The Green family spent a wonderful four months in Cambridge in 2010, on study leave. One of the things I discovered was the "Unbelievable" radio program, hosted by Justin Brierley. This program generally follows a debate format, often between a Christian and a non-Christian. Brierley is a good host/interviewer, and usually has intriguiging and thoughtful guests. If you spend time in your car, or if your work schedule/rhythm of your life allows it, these are great programs to listen to. Since it is impossible to read all one might want to read, this program can be a great way to stay abreast of various issues. The web site is: http://www.premier.org.uk/unbelievable. Highly recommended.
Here is an article from the Chronicle of Higher Education. This guy is on to something. The possibility of true education in the contemporary college or university is extremely difficult, for lots of reasons. Looking to the medieval era is good counsel. The impetus to start Augustine School (www.augustineschool.com) is due to certain sympathies with this author's perspective. Here is the article: http://chronicle.com/article/Getting-Medieval-on-Higher/126008/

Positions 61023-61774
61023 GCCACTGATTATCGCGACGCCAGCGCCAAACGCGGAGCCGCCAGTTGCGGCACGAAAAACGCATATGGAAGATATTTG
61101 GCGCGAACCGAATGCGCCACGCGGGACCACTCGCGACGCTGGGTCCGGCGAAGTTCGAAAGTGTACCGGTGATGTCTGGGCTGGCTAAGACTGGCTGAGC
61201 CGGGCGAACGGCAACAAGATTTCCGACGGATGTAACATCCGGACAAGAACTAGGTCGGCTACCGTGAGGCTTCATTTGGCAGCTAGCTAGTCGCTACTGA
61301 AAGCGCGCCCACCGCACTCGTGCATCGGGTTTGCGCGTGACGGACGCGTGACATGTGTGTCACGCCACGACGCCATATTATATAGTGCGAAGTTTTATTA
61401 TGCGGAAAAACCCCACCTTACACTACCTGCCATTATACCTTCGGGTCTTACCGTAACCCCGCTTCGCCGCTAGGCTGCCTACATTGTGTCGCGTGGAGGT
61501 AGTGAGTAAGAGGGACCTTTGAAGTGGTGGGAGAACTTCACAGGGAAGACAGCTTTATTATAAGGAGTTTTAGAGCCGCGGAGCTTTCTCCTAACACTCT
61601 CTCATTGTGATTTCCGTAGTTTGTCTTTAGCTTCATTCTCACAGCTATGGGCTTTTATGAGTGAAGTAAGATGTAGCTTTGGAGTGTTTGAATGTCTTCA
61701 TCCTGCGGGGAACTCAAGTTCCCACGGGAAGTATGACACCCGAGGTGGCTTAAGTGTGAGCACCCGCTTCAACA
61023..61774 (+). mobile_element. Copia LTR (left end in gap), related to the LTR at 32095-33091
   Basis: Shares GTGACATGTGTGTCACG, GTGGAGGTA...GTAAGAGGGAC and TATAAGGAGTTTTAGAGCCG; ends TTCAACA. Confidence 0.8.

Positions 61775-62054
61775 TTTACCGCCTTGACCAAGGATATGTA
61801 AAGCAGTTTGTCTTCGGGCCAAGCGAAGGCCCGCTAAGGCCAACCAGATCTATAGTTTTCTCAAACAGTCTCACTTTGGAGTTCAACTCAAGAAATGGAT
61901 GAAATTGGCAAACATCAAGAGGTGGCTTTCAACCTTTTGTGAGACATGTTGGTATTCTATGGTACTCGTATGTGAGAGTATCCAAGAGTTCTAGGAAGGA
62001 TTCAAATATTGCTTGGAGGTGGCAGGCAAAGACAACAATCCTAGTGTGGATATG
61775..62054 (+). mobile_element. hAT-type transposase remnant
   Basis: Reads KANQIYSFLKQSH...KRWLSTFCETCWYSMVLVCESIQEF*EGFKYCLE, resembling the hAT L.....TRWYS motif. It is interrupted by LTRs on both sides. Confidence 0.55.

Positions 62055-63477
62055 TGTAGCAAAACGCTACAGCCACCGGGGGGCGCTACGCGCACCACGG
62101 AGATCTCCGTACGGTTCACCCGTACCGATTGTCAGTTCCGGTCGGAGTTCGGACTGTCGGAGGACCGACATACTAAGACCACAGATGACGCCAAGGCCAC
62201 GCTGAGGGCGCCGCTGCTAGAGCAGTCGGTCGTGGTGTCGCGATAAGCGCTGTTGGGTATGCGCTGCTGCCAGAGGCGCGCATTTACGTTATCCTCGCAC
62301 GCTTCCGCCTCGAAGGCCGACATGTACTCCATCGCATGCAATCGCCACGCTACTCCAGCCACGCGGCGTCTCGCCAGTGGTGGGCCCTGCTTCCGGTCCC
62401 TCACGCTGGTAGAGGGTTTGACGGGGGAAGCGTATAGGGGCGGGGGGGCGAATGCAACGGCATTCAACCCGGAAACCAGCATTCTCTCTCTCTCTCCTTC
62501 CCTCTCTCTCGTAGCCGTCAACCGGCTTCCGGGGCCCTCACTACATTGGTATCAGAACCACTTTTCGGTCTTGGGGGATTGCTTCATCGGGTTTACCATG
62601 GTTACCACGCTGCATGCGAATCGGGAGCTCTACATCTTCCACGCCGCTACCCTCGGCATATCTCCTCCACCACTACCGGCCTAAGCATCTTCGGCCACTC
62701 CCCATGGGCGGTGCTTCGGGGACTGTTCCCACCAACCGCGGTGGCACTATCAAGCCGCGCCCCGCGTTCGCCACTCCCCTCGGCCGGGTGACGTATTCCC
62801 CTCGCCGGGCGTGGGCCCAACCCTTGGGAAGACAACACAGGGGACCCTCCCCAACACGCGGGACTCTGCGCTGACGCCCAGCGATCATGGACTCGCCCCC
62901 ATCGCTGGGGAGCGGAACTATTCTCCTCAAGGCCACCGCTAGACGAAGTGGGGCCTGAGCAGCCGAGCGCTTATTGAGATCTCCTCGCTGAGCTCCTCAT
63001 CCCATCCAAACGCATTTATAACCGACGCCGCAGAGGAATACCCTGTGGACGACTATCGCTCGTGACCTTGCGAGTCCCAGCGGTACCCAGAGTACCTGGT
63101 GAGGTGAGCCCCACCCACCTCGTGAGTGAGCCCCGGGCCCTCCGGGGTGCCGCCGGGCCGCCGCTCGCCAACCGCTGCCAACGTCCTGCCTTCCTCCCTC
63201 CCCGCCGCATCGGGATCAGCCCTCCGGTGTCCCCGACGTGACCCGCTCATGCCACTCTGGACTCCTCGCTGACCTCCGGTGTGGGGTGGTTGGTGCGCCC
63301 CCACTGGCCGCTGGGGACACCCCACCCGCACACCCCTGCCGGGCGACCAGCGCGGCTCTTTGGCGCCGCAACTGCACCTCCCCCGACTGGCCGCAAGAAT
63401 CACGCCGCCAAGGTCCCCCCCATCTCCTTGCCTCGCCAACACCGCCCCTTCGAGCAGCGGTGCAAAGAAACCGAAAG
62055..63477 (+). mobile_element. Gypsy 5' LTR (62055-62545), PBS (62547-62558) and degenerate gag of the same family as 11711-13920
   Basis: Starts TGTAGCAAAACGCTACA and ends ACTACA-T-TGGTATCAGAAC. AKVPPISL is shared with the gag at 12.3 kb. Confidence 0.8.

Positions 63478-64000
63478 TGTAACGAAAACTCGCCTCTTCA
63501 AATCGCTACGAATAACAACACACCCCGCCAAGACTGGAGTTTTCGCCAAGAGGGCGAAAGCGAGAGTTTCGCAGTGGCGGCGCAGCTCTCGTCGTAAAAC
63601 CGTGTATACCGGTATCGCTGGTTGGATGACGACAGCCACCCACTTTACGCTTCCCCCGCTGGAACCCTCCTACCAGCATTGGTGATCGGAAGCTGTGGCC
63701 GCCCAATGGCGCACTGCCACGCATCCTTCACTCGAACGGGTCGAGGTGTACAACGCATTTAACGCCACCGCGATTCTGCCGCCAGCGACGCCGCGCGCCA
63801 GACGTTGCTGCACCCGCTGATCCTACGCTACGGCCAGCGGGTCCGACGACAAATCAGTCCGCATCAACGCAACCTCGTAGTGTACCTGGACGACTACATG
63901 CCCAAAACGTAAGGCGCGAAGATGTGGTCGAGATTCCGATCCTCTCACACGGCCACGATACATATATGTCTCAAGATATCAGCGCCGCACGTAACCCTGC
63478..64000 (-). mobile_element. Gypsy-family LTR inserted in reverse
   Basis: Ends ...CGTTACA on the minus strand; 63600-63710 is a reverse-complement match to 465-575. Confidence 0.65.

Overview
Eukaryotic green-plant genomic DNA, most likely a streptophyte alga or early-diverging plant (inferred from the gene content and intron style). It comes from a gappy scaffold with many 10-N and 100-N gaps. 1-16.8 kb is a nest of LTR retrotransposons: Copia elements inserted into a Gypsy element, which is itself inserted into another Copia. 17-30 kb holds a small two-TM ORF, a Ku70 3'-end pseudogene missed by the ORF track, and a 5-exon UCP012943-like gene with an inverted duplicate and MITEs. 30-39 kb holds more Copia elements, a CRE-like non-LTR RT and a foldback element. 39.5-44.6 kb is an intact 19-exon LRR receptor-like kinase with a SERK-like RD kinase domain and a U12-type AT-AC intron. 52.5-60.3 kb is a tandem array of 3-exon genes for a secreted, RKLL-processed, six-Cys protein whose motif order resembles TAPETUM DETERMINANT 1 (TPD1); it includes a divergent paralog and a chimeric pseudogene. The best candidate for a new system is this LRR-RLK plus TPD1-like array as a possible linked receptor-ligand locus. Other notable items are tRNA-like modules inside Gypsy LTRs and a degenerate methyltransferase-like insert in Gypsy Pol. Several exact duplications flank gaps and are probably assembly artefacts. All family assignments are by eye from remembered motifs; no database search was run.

These are perhaps some of the saddest words ever penned, at least on my view. Here Charles Darwin, in his autobiography, recounts his trajectory from (1) loving literature, poetry, music, beauty, to (2) having no interest in such things, and being simply a "machine" that "grinds facts." I was originally led to this quote when reading John Piper's Desiring God, I believe.
Charles Darwin on his own development:
Up to the age of 30 or beyond it, poetry of many kinds . . . gave me great pleasure, and even as a schoolboy I took intense delight in Shakespeare. . . .
Formerly pictures gave me considerable, and music very great, delight.
But now for many years I cannot endure to read a line of poetry: I have tried to read Shakespeare, and found it so intolerably dull that it nauseated me.
I have also almost lost any taste for pictures or music. . . .
I retain some taste for fine scenery, but it does not cause me the exquisite delight which it formerly did. . . .
My mind seems to have become a kind of machine for grinding general laws out of large collections of facts, but why this should have caused the atrophy of that part of the brain alone, on which the higher tastes depend, I cannot conceive. . . .
The loss of these tastes is a loss of happiness, and may possibly be injurious to the intellect, and more probably to the moral character, by enfeebling the emotional part of our nature.
I am thankful for the work of Touchstone magazine, and its editor, James Kushiner. Here is a link to a story in the UK, where some folks are complaining that the language used at baptismal ceremonies, is . . . well . . . too Christian. George Orwell wrote that he who controls the language controls the argument. This is only too true.